Planning a funeral is one of the most overwhelming and depressing things you’ll have to do in life.
Celebrating a loved one’s life after they’ve passed is at once touching and heartbreaking. Before you can do that, however, you have to make plans for the funeral services. In Canada, there are specific measures that you can take to make the process seamless.
In this post, we’re going to give you all you need to know about planning a funeral service in Canada. Whether you’re a practicing Catholic or you just want something simple and quick, keep reading and we’ll help you get through this emotionally exhausting time.
Planning the Burial
After a loved one passes on, your head might be spinning trying to balance the grieving process with planning the funeral. To clear things up, we’ll tell you the main things you’ll need to get sorted. The first of these is how to do the burial.
If the deceased requested a specific burial method, this decision will be easy. When the decision falls to you, you just need to look at the logistics and the costs. A casket will generally cost more than cremation, but they vary in style and cost – a funeral director will be able to walk you through your options.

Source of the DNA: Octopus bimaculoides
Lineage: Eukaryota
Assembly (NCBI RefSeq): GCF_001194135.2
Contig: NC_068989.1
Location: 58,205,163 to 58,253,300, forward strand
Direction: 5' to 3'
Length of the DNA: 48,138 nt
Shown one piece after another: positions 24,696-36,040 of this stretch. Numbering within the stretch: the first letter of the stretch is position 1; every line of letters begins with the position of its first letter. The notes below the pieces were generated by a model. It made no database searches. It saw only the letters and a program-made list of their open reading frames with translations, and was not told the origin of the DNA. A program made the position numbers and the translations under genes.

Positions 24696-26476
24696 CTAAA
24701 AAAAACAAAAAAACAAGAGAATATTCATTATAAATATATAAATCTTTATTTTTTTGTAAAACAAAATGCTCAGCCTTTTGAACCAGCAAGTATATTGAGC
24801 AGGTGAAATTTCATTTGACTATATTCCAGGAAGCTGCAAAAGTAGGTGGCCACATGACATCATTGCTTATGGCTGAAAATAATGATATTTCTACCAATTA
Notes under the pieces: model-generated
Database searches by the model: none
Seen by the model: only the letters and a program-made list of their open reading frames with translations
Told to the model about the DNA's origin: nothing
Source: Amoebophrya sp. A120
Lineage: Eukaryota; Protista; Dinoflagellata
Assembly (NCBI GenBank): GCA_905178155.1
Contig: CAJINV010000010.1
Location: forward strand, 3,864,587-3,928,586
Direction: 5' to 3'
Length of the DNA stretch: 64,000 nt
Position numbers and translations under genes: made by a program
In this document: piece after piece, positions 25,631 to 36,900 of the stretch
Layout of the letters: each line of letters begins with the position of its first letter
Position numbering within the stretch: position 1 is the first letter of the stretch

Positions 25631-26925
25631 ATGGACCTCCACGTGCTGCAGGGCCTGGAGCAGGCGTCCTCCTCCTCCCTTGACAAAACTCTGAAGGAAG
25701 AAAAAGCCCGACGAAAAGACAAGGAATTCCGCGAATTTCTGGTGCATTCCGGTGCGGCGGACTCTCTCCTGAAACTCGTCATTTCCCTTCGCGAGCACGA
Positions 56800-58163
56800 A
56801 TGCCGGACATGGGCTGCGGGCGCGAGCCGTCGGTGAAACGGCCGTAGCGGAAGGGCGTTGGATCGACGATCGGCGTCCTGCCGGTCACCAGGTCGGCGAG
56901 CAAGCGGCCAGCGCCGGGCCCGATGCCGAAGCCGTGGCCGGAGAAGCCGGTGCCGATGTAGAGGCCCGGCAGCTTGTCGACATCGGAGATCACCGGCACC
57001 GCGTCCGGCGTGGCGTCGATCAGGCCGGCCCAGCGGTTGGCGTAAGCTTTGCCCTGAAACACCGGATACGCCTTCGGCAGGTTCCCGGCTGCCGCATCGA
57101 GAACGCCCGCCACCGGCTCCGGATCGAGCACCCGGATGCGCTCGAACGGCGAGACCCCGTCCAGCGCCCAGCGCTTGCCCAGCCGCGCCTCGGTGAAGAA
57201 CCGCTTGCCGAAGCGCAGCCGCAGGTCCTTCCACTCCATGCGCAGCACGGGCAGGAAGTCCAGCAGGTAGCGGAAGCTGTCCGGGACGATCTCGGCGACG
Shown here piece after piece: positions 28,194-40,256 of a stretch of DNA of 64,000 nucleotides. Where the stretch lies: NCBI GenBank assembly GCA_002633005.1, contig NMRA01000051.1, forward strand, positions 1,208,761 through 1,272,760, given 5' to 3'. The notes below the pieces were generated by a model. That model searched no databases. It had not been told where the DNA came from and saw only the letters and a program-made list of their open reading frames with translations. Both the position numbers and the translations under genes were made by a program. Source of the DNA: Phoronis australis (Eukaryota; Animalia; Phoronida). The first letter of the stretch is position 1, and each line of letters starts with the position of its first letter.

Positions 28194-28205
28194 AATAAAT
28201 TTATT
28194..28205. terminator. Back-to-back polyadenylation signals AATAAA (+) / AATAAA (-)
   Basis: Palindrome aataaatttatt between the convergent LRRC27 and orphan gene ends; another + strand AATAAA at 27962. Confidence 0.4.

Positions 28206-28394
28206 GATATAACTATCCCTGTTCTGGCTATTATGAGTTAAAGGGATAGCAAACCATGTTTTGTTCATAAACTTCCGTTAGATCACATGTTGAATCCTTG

Cremations in Canada have become the most used method. Nova Scotia cremations, for example, now represent 70% of the deceased population’s burials. It’s easier and cheaper, but you still need to purchase an urn, and you still may want to consider a burial of the urn.
It’s a lot to think about, but this is by far the most logistically overwhelming part of the process.
Memorial or Funeral Services
Choosing between memorial and funeral services is the next thing you’ll need to think about. The main difference between the two is the presence of the body or ashes at the service. Funerals usually include the burial or cremation in the process.
Meet with a few funeral homes and get price breakdowns so you know what you’re getting for your money. Costs will include things like the transportation of the body, using the funeral home, using the hearse, having someone plan the service, and obtaining the necessary permits.
A memorial service is a much simpler thing to plan. They’re usually held within a few weeks of the death and can happen anywhere from a local restaurant to a family member’s home.
Covering the Logistical Side of Things
There are numerous logistics that you’ll need to sort out when planning a funeral. Make sure to look into the funeral home’s reputation before hiring them to handle this funeral. Consider the fees and any payment plans that the funeral home may offer – they can get quite expensive in some cases.
You’ll also need to buy your cemetery plot (if there’s a burial) or compartment in a mausoleum. With the cemetery plot, you’ll also need a grave marker with an inscription on it.
Start Planning Quickly
It’s hard to deny that planning funeral services in Canada are overwhelming. The best thing to do is to start planning as soon as you can so that you can put the funeral behind you and start the grieving process.
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